Party leaders yesterday outlined their views during the national council meeting which discussed the contents of Annan's letter.
Disy leader Nicos Anastassiades said there was agreement for a new dialogue but pointed out that such a dialogue should be "substantial and productive".
"We do not advocate talks for the sake of talks," he said, adding that in the reply to the UN Chief, reference would also be made to the negative Turkish Cypriot stance that has hindered progress so far.
Similar views were expressed by Akel leader Demetris Christofias, who said "our side is always ready for a dialogue", adding that the Cyprus problem could only be solved through peaceful means.
Christofias also called on the international community to direct its attention towards the Turkish side.
Diko leader Spyros Kyprianou said there was no disagreement among party leaders regarding the reply to the UN chief.
"In my view there was unanimity as far as the reply to the UN chief is concerned," Kyprianou said.
Socialist Edek leader Vassos Lyssarides said the Greek Cypriot side should avoid making further concessions because it had already gone "beyond the safety net of concessions".
"A successful dialogue should be based on the will of both sides to contribute in that direction," Lyssarides said. He added that neither Ankara nor Denktash showed any good will.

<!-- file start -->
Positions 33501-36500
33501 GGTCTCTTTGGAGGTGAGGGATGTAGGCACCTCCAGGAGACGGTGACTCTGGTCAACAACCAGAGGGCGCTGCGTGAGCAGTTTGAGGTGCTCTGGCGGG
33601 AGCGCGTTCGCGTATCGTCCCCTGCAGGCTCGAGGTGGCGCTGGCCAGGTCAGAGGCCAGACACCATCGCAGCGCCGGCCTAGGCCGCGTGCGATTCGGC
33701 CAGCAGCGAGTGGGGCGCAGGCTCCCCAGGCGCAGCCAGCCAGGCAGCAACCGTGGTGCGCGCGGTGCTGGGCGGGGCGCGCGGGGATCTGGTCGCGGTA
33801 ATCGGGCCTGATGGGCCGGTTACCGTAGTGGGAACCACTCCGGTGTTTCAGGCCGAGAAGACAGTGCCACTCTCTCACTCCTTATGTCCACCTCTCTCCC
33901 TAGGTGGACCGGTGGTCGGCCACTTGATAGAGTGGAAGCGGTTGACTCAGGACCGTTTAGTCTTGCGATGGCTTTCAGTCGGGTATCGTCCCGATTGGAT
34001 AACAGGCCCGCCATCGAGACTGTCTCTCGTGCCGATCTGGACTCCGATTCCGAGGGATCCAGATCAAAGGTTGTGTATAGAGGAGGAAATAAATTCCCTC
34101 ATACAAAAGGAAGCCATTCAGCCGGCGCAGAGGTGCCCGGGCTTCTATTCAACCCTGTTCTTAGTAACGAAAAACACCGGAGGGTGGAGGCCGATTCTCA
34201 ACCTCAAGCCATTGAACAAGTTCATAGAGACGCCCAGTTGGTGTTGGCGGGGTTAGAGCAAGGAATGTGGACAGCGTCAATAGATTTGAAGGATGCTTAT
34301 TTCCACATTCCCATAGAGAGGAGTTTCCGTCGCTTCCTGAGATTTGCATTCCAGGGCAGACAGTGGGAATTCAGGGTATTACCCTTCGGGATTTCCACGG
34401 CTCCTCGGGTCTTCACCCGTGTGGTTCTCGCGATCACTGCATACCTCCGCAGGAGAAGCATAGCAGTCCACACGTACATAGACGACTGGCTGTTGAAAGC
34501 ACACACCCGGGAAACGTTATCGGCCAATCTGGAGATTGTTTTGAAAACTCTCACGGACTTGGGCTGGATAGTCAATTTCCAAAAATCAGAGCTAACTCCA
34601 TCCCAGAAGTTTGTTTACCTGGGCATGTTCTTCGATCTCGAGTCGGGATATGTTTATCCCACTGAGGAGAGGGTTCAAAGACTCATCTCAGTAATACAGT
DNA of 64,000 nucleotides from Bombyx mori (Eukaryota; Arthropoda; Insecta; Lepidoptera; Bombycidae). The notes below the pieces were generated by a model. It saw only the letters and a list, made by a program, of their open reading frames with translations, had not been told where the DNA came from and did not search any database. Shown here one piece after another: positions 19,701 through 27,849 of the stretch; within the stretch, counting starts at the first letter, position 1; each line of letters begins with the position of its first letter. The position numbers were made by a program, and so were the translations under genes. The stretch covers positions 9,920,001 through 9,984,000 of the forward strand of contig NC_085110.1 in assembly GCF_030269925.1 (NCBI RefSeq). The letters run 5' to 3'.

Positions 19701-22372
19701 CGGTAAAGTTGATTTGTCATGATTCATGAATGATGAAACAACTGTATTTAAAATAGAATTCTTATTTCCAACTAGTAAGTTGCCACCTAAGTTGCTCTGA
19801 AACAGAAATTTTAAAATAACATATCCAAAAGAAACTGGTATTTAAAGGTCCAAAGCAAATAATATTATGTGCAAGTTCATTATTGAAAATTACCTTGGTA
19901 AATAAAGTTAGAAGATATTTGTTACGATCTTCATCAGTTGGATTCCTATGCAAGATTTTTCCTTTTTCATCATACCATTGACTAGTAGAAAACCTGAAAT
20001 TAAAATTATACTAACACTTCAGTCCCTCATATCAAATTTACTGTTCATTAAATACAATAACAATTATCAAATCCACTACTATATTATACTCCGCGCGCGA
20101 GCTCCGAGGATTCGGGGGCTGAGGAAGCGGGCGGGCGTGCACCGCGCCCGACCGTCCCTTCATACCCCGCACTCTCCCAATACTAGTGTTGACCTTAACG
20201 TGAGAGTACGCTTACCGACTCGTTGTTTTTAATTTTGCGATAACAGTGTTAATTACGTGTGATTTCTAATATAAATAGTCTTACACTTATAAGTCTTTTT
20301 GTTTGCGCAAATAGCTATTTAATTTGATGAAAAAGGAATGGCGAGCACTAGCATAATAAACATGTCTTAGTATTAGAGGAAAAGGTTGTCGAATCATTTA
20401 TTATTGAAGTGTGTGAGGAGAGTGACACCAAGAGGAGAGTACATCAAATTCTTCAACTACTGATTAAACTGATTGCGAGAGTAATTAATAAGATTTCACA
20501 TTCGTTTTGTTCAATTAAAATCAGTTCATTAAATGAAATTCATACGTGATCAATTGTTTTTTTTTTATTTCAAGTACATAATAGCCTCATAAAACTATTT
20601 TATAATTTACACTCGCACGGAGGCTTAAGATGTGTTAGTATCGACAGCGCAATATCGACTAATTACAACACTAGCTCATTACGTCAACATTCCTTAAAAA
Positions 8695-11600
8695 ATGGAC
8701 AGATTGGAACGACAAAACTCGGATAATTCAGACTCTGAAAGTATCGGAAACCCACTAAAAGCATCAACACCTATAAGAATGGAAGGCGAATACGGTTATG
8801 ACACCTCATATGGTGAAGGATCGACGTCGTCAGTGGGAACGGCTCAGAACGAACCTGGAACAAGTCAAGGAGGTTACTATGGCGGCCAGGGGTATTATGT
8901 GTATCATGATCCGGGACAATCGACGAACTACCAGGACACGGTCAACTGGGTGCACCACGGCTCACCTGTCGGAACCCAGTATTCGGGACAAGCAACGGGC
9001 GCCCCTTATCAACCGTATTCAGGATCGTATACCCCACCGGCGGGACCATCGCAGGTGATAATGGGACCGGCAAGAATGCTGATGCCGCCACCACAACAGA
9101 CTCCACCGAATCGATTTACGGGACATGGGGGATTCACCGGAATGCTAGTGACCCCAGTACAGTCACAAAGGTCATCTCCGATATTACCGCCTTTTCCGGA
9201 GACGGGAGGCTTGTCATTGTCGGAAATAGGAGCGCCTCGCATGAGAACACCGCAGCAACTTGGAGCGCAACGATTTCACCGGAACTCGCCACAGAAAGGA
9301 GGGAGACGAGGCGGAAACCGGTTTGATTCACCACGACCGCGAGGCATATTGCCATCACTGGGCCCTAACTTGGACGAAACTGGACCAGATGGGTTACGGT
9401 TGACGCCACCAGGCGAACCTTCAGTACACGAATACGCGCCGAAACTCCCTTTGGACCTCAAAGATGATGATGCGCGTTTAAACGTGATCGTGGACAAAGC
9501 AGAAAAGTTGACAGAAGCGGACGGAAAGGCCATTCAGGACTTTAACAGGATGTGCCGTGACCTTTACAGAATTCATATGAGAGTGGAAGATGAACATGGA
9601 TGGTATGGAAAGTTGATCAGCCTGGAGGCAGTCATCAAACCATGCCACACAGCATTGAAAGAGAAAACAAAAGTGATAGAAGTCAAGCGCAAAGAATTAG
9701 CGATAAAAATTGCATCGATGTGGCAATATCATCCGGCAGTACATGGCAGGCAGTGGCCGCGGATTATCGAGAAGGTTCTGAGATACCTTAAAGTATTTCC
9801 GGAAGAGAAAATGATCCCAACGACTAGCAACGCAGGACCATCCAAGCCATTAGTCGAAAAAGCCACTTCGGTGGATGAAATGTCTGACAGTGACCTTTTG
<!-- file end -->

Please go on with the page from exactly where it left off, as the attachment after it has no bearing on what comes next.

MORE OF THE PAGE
United Democrats' leader George Vassiliou expressed satisfaction with the decision taken, stressing the Greek Cypriot side should enter a dialogue without preconditions.
"Denktash's completely negative attitude should not affect the way we respond to Annan's letter," Vassiliou said.
 Doctors' strike loomsSPECIALIST state doctors will begin a three-day strike today, having threatened to do so for a month.
The doctors claim the Health and Finance Ministries knew about the pending strike, but neglected to meet their demands.
Spokesmen for the specialists said they were striking to demand better working conditions from the Ministries.
They warned that if nothing was done after the strike, they would stop working overtime.
Their actions are likely to have grave consequences on patients and hospital wards as the strike includes specialists from all medical fields.
The chief demand is for specialists to be on duty only every third day and every third weekend. Under present legislation, they must be on duty every other day and alternate weekends. Monthly remuneration of £100 as well as an additional two days off are also being demanded.
The Ministry of Health is reported to have been in contact with the Finance Ministry, recommending a modification to the appropriate regulations.
Permanently employed doctors in the civil service have also made demands for better working conditions, but there are no signs at present of meeting them.
 Simellides concludes testimonyBy Martin Hellicar
"I AM now more afraid than ever," chief prosecution witness Tassos Simellides told the Assizes yesterday in concluding his testimony against three Aeroporos brothers accused of attempted murder.